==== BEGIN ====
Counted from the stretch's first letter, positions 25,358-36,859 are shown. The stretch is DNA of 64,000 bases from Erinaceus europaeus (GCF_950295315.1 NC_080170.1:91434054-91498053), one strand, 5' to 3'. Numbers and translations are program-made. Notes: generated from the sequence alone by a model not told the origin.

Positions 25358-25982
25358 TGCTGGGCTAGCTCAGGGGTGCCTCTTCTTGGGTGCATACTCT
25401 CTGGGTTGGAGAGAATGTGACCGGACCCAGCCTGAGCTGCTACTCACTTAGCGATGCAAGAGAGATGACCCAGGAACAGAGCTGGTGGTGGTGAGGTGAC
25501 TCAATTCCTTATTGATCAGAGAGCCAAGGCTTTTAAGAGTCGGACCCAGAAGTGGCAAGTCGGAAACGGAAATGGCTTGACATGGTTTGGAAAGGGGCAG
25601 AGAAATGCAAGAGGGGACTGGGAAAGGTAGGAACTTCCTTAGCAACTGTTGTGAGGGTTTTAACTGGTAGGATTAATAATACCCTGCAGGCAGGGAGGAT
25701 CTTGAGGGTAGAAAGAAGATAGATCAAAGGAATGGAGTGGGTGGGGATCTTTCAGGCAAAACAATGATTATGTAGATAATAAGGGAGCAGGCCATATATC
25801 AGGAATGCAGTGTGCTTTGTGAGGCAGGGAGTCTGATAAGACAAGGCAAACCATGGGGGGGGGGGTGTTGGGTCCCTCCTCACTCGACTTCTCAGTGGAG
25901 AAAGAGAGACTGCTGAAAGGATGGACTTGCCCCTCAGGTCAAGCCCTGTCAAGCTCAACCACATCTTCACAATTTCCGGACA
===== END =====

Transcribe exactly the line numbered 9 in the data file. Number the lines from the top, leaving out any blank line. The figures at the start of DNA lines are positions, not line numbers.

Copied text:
25901 AAAGAGAGACTGCTGAAAGGATGGACTTGCCCCTCAGGTCAAGCCCTGTCAAGCTCAACCACATCTTCACAATTTCCGGACA